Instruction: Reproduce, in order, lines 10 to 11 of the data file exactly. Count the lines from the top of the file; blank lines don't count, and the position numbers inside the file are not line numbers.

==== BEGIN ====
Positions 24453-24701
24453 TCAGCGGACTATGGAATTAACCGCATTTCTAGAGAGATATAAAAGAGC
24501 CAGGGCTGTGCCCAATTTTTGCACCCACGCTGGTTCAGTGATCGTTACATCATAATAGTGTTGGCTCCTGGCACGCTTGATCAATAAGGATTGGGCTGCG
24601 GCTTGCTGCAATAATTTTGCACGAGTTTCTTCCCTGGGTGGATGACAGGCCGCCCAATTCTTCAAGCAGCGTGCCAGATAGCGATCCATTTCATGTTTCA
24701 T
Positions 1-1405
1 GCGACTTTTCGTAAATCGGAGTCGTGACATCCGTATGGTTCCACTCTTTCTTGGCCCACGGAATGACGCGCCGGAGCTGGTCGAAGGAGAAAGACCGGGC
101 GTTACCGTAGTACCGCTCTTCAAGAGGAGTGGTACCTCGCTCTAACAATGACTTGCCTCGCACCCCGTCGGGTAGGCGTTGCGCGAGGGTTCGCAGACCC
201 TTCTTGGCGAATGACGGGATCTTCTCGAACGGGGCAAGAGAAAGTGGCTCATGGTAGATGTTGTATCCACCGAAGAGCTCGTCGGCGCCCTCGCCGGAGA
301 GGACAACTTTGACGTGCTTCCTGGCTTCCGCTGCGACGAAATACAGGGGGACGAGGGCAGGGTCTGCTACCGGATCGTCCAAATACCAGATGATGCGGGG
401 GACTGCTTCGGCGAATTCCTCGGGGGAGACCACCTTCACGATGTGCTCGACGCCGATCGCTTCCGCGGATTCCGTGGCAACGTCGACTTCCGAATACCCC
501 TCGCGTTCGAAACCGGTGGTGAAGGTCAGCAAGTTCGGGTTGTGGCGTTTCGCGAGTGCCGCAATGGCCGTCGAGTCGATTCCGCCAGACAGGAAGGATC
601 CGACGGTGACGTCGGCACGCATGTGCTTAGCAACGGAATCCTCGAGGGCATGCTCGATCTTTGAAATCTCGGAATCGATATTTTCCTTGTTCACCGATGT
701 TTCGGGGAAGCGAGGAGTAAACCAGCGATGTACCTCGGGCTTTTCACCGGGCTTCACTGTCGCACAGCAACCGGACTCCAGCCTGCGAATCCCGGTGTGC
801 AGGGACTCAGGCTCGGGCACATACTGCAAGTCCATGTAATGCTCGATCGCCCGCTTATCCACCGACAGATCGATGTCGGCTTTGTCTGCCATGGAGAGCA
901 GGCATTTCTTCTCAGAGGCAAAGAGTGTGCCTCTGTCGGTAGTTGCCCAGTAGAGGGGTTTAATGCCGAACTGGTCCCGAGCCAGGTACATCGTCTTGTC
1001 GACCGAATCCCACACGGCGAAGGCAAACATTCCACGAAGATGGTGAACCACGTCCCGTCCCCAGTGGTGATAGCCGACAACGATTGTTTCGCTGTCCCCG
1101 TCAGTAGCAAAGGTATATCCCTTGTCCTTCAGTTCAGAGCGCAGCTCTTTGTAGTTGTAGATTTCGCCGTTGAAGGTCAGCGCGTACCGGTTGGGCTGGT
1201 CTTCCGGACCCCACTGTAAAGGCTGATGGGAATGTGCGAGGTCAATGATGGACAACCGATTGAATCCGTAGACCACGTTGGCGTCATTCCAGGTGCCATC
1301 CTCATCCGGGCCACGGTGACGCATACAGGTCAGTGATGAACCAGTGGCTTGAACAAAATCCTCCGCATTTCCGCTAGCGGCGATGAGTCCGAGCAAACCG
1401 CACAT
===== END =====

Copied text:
301 GGACAACTTTGACGTGCTTCCTGGCTTCCGCTGCGACGAAATACAGGGGGACGAGGGCAGGGTCTGCTACCGGATCGTCCAAATACCAGATGATGCGGGG
401 GACTGCTTCGGCGAATTCCTCGGGGGAGACCACCTTCACGATGTGCTCGACGCCGATCGCTTCCGCGGATTCCGTGGCAACGTCGACTTCCGAATACCCC